Victory and example only?
Despite regaling his readers with a number of supposed metaphors, Bell provides two historical theories in answer to this question. First, he suggests that the cross was used to win a general victory over sin, death, and destruction (Col 2:15). Bell states: “The powers of death and destruction have been defeated on the most epic scale imaginable.”
Second, he suggests that the death of Christ was an example of supreme love (1 Pet 2:21) and therefore should be a moral influence on us, causing us to “open ourselves to Jesus living” and enter a “way of life”. As we have noted, Scripture states that, at the cross, Christ was victor over evil forces. It also states that Christ’s death is an example for us. But in both of these cases, as we have seen, neither of these is enough. Timothy Keller helpfully points out: “Jesus’s death was only a good example if it was more than an example, if it was something absolutely necessary to rescue us. And it was. Why did Jesus have to die in order to forgive us? There was a debt to be paid – God Himself paid it. There was a penalty to be borne – God Himself bore it. Forgiveness is always a form of costly suffering.”
Bell’s assertion that penal substitution presents Jesus rescuing us from God is holed beneath the waterline. Instead, God rescues us from the penalty of our sins through Himself. Just as the cross was more than an example, it was more than a victory over evil. Rather it was the greatest act of selflessness in all of history. “God was in Christ, reconciling the world unto Himself, not imputing their trespasses unto them” (2 Cor 5:19).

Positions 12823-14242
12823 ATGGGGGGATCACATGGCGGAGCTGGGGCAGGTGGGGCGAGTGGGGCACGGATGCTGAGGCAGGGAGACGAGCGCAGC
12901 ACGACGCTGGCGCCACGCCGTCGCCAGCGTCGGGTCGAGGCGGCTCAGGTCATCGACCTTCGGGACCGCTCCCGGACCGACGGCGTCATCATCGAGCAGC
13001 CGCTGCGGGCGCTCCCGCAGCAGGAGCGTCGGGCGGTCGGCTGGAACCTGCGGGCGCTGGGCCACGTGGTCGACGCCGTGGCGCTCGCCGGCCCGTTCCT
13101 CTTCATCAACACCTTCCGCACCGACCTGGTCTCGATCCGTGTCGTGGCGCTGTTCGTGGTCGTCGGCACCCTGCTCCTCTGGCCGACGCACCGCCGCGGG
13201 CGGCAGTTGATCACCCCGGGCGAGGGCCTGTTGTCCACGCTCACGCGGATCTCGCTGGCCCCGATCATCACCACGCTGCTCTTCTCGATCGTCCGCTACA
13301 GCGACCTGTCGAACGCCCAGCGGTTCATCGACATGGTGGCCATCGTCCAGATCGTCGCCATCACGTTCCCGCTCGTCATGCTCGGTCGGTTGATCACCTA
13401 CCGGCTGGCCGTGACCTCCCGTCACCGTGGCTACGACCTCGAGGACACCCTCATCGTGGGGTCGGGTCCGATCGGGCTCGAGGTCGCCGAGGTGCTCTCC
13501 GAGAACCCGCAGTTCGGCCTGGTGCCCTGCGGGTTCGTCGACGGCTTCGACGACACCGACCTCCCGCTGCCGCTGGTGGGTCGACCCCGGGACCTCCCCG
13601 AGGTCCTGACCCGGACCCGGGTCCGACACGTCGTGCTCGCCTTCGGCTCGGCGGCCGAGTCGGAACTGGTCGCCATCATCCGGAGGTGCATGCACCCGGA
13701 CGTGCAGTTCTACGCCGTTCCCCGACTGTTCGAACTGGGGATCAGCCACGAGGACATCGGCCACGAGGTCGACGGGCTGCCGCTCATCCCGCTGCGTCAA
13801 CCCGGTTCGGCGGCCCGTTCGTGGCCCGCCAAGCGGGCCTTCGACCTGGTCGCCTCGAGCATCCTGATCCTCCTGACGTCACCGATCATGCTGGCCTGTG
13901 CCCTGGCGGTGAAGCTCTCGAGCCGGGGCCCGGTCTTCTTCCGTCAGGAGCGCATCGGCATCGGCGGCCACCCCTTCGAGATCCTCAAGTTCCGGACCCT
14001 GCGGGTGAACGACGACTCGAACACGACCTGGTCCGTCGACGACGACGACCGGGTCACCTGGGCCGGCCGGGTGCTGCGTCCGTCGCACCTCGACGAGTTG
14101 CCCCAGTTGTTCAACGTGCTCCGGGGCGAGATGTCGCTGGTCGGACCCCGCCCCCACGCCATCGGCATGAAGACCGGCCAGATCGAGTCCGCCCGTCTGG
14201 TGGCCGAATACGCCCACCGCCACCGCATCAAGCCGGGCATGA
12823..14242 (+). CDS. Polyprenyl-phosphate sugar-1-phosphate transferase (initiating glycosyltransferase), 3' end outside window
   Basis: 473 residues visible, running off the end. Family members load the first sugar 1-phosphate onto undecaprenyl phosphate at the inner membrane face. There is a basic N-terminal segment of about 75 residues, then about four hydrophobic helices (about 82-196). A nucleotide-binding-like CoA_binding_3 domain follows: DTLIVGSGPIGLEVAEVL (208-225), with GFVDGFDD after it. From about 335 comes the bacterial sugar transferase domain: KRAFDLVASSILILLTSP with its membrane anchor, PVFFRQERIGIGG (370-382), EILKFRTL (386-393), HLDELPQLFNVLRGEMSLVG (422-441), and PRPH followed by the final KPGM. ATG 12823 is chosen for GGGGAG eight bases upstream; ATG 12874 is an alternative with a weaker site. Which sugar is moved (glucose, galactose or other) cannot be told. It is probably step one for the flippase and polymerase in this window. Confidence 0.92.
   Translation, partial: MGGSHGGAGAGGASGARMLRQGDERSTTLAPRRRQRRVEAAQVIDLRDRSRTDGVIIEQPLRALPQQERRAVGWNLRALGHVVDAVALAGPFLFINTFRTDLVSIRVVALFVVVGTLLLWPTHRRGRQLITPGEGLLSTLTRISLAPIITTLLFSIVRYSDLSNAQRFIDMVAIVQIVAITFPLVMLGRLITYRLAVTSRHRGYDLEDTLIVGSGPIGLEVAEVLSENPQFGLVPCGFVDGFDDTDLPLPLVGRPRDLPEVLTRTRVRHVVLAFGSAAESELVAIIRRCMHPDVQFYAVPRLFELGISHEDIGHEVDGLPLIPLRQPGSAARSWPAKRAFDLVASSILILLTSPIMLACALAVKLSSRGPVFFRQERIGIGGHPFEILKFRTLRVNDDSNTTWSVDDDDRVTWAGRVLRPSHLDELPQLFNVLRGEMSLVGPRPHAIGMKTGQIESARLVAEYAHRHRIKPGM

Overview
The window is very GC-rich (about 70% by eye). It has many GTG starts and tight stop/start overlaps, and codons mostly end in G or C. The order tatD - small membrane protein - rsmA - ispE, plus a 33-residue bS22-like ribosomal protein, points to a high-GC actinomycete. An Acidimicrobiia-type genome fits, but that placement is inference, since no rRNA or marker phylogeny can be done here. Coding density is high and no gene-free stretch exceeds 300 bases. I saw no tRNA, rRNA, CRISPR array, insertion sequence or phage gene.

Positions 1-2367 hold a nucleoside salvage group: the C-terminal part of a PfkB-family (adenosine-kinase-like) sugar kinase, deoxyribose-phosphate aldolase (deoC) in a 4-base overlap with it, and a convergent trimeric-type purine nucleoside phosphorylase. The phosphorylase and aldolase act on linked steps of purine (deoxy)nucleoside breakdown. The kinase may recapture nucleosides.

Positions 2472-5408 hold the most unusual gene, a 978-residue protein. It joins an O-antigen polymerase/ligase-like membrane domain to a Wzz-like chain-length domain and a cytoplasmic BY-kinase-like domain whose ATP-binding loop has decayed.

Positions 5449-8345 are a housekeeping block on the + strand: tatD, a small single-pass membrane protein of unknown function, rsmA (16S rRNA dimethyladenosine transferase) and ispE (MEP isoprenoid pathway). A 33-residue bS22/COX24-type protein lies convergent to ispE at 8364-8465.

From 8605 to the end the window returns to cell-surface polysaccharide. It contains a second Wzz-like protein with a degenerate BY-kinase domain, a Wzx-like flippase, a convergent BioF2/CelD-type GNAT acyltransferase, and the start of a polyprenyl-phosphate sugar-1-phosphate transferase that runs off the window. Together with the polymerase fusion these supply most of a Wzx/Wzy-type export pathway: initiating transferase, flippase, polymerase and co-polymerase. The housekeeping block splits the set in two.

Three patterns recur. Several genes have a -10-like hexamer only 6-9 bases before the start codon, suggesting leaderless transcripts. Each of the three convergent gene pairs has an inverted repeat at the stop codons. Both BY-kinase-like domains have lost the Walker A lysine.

Without propitiation, God’s righteousness is abrogated. If God’s righteousness is abrogated then He is unjust and, by extension, unholy also. Similarly, without substitution through personal faith, His grace is abrogated. Paul reminds the Romans that the gospel promises are “by faith” so that they “might be by grace” (Rom 4:16). It was the grace of God that provided the propitiation for our sins.
Alternative theories to the penal substitution are designed to do away with the offence of the cross. Let us take note of this important point: the cross is offensive. It renders useless the wisdom of man, whether it be in the form of human merit or religion, and leaves him with nothing but the grace of God. No wonder Paul states that it is both foolish and a stumbling block at the same time.
By humanising the gospel, the Emergent Church is left with nothing but spiritual buzzwords and empty niceties. But it also lacks one other thing; the power to save. Rick Warren’s Seeker Sensitive church did away with the Lordship of Christ in order to emphasize the need to have Him as Saviour. The Emergent Church does the opposite. It does away with Christ as Saviour and commands us to follow His example as Lord. Both are doctrinally wrong. Without a Saviour we have no Lord. Without a Lord, we have no Saviour.
(Used with permission from Truth and Tidings magazine)